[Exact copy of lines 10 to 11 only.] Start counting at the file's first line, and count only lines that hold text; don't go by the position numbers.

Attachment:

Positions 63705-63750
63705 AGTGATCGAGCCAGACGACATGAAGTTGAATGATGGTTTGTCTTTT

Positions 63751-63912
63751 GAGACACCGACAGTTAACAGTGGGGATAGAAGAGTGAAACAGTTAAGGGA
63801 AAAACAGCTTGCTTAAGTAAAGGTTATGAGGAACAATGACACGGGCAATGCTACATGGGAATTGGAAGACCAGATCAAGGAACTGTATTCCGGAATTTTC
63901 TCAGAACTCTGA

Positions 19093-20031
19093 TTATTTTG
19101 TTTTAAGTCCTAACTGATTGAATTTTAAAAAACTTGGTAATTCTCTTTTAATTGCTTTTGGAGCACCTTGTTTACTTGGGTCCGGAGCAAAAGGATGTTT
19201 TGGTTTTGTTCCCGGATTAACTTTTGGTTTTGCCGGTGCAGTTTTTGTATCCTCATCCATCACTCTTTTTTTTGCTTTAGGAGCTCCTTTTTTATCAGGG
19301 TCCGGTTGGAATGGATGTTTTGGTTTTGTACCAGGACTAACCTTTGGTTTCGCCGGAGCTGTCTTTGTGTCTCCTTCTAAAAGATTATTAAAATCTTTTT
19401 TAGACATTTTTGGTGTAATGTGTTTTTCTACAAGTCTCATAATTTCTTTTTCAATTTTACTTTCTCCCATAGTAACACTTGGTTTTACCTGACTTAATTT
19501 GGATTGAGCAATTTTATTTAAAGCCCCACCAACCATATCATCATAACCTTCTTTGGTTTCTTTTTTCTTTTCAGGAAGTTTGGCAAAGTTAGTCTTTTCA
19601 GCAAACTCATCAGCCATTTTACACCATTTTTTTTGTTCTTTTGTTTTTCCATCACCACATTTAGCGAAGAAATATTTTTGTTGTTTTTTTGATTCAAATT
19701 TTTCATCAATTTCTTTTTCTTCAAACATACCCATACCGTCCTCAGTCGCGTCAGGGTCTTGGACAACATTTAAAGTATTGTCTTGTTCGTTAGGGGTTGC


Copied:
19201 TGGTTTTGTTCCCGGATTAACTTTTGGTTTTGCCGGTGCAGTTTTTGTATCCTCATCCATCACTCTTTTTTTTGCTTTAGGAGCTCCTTTTTTATCAGGG
19301 TCCGGTTGGAATGGATGTTTTGGTTTTGTACCAGGACTAACCTTTGGTTTCGCCGGAGCTGTCTTTGTGTCTCCTTCTAAAAGATTATTAAAATCTTTTT